By Steve Weinstein
By Bryan Bierman
By Lindsey Rhoades
By Chaz Kangas
By Ben Westhoff and Sarah Purkrabek
By Jena Ardell
By Jesse Sendejas Jr.
By Katherine Turman
Not for a long time has a long mane signified rebellion, but cascading tresses at the very least once helped to camouflage a certain naïveté among young men who made rock 'n' roll. In spite of its postcubist goatees and slew of cryptic tattoos, the menace of new metala/k/a the sound of young America slamming its bedroom doorsdoesn't seem a whole lot more diabolical than spring break: Close-cropped hairstyles expose the baby faces beneath. And while Fred Durst has been furrowing his brow since Woodstock '99, striving to beat down all those pluckier competitors, his callow new call-to-arms, "My Generation," sounds coated with mildew. The anthem makes Limp Bizkitthree years into their recording careersound less likely to incite teen insurgency than the Who were as late as 1982.
OK, perhaps a 12-syllable album title needn't automatically point to a profound piece of art. Durst, however, did foreshadow a fresh dimension on last summer's sinuous commission for Mission: Impossible 2. "Take a Look Around" exposed him as more neurotic than numskulled, equal parts 2Pac and Public Image Ltd., struggling to unshackle himself from the straitjacket he'd sewn. Although the M:I2theme was nothing the rhythm section of U2 couldn't slap together in an afternoon, Durst was apparently primed to wrap up his reign as the pied piper of hooliganism. But much as his guru Ben Stiller ("Everything and more than I expected," read the new album's liner notes, "you are a major inspiration to me and a wonderful person") needs to be typecast as a bumbling suitor to have a hit, Durst's own flirting with disaster has since returned to a state of reckless disregard for what comes after.
So, the first fusillade on Chocolate Starfish and the Hot Dog Flavored Wateris supposedly pointed at Trent Reznor, dragged into the TRLdeath-match for smashing Durst's red-capped mug in effigy during last year's inconsequential Nine Inch Nails vidclip for "Starfuckers Inc." But in fact, this agitated-opening rout, "Hot Dog," sounds more like a Bloodhound Gang outtake ("If I say fuck two more times/That's 46 fucks in this fucked up rhyme") than the sort of bottle-rubbing brawn a broad like Christina Aguilera needs. All of Durst's braying about being picked on, backed by players who think funkdescribes a smell better than a sound, proves self-deprecation isn't bred well in Jacksonville. Pariah status hasn't boosted his libido one bitfemale advances would be better spent on Rob Halford. If his heart was being thrown into the blender during days of "Nookie," it is now in the process of being minced by the Iron Chef.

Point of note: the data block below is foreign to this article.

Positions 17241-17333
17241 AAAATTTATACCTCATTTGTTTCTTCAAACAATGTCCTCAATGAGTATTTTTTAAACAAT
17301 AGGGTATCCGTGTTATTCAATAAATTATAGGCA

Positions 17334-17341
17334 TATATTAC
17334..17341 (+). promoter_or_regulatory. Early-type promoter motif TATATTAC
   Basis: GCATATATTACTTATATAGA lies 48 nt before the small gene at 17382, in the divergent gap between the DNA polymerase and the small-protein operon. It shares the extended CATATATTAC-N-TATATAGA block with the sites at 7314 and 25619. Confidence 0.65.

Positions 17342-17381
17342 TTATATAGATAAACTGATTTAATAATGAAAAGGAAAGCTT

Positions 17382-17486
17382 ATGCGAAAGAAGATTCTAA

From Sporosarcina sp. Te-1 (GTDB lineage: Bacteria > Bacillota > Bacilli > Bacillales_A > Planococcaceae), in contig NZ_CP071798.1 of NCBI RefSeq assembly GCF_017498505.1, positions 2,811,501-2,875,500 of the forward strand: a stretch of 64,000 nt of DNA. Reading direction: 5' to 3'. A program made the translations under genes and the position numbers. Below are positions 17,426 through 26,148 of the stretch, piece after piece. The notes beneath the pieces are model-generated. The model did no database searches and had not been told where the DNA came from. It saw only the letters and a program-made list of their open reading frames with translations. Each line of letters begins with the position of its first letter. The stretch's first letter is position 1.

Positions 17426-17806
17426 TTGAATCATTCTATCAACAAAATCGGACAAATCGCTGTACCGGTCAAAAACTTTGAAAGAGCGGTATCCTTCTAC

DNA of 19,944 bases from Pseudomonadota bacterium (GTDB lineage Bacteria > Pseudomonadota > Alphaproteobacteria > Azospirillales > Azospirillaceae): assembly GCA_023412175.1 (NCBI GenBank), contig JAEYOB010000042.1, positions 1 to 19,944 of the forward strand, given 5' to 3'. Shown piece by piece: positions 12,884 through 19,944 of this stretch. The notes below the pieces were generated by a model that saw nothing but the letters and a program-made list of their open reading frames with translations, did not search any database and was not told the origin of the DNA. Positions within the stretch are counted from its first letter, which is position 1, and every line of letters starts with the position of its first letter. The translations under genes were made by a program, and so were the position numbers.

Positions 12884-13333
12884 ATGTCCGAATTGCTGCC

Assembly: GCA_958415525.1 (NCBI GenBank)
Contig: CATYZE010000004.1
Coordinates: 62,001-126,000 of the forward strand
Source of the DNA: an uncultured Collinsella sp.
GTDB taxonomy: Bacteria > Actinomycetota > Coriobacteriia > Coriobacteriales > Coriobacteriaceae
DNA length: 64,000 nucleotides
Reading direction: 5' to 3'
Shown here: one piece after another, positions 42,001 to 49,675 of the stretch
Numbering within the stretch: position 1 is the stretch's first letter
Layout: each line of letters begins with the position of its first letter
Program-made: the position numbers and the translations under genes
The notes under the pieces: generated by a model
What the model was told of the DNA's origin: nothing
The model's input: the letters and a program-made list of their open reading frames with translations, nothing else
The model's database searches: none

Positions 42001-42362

Compared to the postcarnal carnival of Significant Other, the he-said-she-said bullshit hardly factors on Chocolate StarfishDurst fleetingly ponders finding his potential soul mate on "The One," although with no greater intensity than a glassy-eyed strip club patron. But neutered nuances aside, Limp Bizkit don't resist generating at least one of the sort of chorus-driven kicks for which Salt-N-Pepa could once be counted on: "Rollin' " has its mettle tested in its bonus "Urban Assault Vehicle" remix, where Method Man and Redman reprise their gallant appearances on "N 2 Gether Now" alongside thrustmaster DMX, whose dissonance outcrunches the Kentucky-fried discord of the original version. It exemplifies how Durst works better as a marauding toastmaster than a bellowing bandleader. The closest Limp Bizkit come to cohesive five-piece synergy is "Livin' It Up," at least until you realize that the rowdy backing vocals, lifted from "Life in the Fast Lane" by the Eagles, are actually sampled. (A timely shout-out to Don Henley, toorecently sued for allegedly whacking a female fan on the noggin with his maraca.)
Moreover, the Chocolate Starfishtracks that do ascend from Limp Bizkit's cesspool are both duets. "Getcha Groove On" features Xzibit in an MC battle flecked with delectable Loverboy keyboards, ideal drapery for Durst's crackerjacked rap. And after the album plunges into migraine-laden desolation for its excruciating final lap, Scott Weiland surfaces to provide crooning accompaniment to guitarist Wes Borland's prog-rock elegies. Much as with recent pairings of Mariah and Whitney, or Barbra and Celine, they forget to carve out a tune, instead playing a morbid game of who can pull off the more hysterical Alice in Chains imitation.
On the whole, Chocolate Starfish and the Hot Dog Flavored Waterfeels like an interminable groan, a harried hustle toward obsolescence. Rather than creating a cathartic requiem for, say, the impending dotcom depression, this turgid non-effort doesn't even live up to the mookish reputation refuted with such salacious fervor on "Take a Look Around." For his part, Durst has no illusions left to use; besides, another of his Hollywood buddies, Mark Wahlberg, packed it in after two albums with the Funky Bunchand never got promoted to vice presidency at Interscope for his troubles, either. If Durst wants to make a shrewd executive move, he'll get his own band dropped from the label, and soon.